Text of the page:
Oops, I mentioned the theme, and you know what that means… THEMATICALLY RELEVANT EMERGENCIES! Thankfully, there were plenty to enjoy last night, and they were all pretty great. The cold open involved a mother/daughter skydiving excursion that ended before it even began… because their instructor was knocked unconscious and fell out of the plane! The good news is, he didn’t hit the ground. The bad news is, that’s only because his parachute was tangled on the plane and he was left dangling in mid-air. To rescue him, Bobby directed the pilot to fly low to the ground while Buck and Eddie SURFED ON TOP OF THE FIRETRUCK underneath it, catching the instructor and cutting him free before the plane touched the ground. It was wild, but no more wild than the multiple real-life instances I found of skydivers getting stuck hung up on their planes. It’s almost like… jumping out of an airplane with nothing more than a giant bag strapped to your back is super dangerous!


Other Carpe Di-emergencies of the night included a fisherman who struck a pose with a baby catfish, only for it to slip through his fingers and straight down his throat (true story!) and a deli counter meet-cute between a shy intern who writes a love poem to the hot guy he sees there every day, but is unable to read it to him because he gets clotheslined by some construction pipe outside (not sure if this one is real, but it’s ADORABLE and ends with a romantic ambulance date!). The best case of the night, however, involves two phrases that will haunt my dreams for the next week: “Fist-Sized Hole” and “Partially Eviscerated.” You ready for this?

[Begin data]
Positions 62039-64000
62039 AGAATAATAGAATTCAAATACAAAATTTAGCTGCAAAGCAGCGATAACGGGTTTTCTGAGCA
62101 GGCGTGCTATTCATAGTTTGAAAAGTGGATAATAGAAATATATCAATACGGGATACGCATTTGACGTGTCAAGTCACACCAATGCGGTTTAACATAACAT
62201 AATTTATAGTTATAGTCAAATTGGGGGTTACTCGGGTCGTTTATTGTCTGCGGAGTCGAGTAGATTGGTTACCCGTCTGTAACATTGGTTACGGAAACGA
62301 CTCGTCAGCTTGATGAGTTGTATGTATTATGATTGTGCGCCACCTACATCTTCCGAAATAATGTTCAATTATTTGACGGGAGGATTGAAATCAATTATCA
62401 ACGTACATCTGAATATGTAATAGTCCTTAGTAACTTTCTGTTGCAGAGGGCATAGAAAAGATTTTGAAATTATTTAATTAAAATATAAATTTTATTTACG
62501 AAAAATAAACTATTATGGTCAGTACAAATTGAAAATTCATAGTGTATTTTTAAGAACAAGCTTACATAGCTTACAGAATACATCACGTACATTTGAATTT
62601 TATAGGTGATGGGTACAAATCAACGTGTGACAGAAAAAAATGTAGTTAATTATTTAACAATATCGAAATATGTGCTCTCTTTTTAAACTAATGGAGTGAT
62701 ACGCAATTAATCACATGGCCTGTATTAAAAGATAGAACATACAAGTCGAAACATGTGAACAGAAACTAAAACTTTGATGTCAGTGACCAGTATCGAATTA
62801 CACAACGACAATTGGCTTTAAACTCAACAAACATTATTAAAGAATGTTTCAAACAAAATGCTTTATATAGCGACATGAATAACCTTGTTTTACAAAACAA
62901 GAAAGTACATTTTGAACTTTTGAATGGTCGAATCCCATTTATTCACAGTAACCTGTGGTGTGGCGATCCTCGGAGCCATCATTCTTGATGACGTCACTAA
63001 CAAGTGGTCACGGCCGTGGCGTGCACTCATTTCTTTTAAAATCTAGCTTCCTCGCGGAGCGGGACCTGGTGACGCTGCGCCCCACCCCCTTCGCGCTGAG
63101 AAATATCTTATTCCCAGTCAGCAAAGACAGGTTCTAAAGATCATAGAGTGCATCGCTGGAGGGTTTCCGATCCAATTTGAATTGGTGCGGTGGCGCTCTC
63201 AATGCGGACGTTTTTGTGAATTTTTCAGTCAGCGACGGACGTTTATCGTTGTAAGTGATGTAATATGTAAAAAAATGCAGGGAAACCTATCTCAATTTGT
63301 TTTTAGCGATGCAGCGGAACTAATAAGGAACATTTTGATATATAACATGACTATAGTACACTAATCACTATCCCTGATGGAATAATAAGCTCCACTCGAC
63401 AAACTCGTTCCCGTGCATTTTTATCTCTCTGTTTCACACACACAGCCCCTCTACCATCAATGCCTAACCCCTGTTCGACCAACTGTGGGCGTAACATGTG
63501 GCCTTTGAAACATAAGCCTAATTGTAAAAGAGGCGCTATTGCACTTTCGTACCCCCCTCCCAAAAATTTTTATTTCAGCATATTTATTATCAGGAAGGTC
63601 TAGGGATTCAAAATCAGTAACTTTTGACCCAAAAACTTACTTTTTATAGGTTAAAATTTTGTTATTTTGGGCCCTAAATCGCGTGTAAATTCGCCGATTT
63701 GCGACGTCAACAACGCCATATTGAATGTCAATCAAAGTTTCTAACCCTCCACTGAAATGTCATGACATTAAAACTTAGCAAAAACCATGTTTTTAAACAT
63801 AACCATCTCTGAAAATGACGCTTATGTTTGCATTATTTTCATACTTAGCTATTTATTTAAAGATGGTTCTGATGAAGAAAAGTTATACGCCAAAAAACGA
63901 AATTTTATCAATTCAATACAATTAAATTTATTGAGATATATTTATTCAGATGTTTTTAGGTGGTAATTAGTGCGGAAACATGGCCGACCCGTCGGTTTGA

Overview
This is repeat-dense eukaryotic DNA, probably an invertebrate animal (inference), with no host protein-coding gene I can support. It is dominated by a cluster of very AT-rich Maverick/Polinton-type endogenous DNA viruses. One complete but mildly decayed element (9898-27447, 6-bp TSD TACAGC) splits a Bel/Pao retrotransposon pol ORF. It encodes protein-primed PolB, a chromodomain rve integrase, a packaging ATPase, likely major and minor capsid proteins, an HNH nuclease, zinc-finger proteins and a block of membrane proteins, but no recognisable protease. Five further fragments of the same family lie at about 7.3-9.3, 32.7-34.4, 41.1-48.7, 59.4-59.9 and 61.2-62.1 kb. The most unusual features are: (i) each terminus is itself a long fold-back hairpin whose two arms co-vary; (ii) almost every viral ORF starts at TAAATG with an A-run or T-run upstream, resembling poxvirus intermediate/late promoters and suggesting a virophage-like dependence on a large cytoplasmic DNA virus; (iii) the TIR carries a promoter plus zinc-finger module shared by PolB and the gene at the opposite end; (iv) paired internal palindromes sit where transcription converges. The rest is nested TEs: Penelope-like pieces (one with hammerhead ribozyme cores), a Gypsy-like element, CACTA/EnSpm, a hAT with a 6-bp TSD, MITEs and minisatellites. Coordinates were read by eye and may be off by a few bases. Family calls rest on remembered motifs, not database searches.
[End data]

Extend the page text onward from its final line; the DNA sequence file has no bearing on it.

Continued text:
A banker arrives to seize the property of a homeowner who defaulted on his loan. The owner refuses to cooperate, and while the banker calls 9-1-1 to report him as a trespasser, the dude hops in his tractor and runs over the banker. Bobby’s team has to first lift the tractor off the victim, then assess his injuries. Luckily he’s conscious and his limbs are responding, so they know his spine is intact. The only problem is that Chim feels something funny on the man’s back. So they roll him over… and discover that his intestines are spilling out of a “Fist-Sized Hole” in his back.

That’s all well and truly gross, but it’s not what makes this the best case of the night. Nope, what sealed the deal was the scene that takes place in the ambulance, after Hen and Chim have pumped the banker full of morphine. He’s loopy, and starts talking about how he hates his soul-sucking job stealing houses from people, so Chim asks him what he’d rather be doing. “I wanted to be a firefighter when I was a kid,” he responds, “but now I don’t think I have the guts for it.” Get it? Because he’s been “Partially Eviscerated”! BA DUM TSH! Anyway, they all share a much-needed chuckle. Morphine is a hell of a drug.



Tori Preston is deputy editor of Pajiba. She rarely tweets here but she promises she reads all the submissions for the "Ask Pajiba (Almost) Anything" column at [email protected]. You can also listen to her weekly TV podcast, Podjiba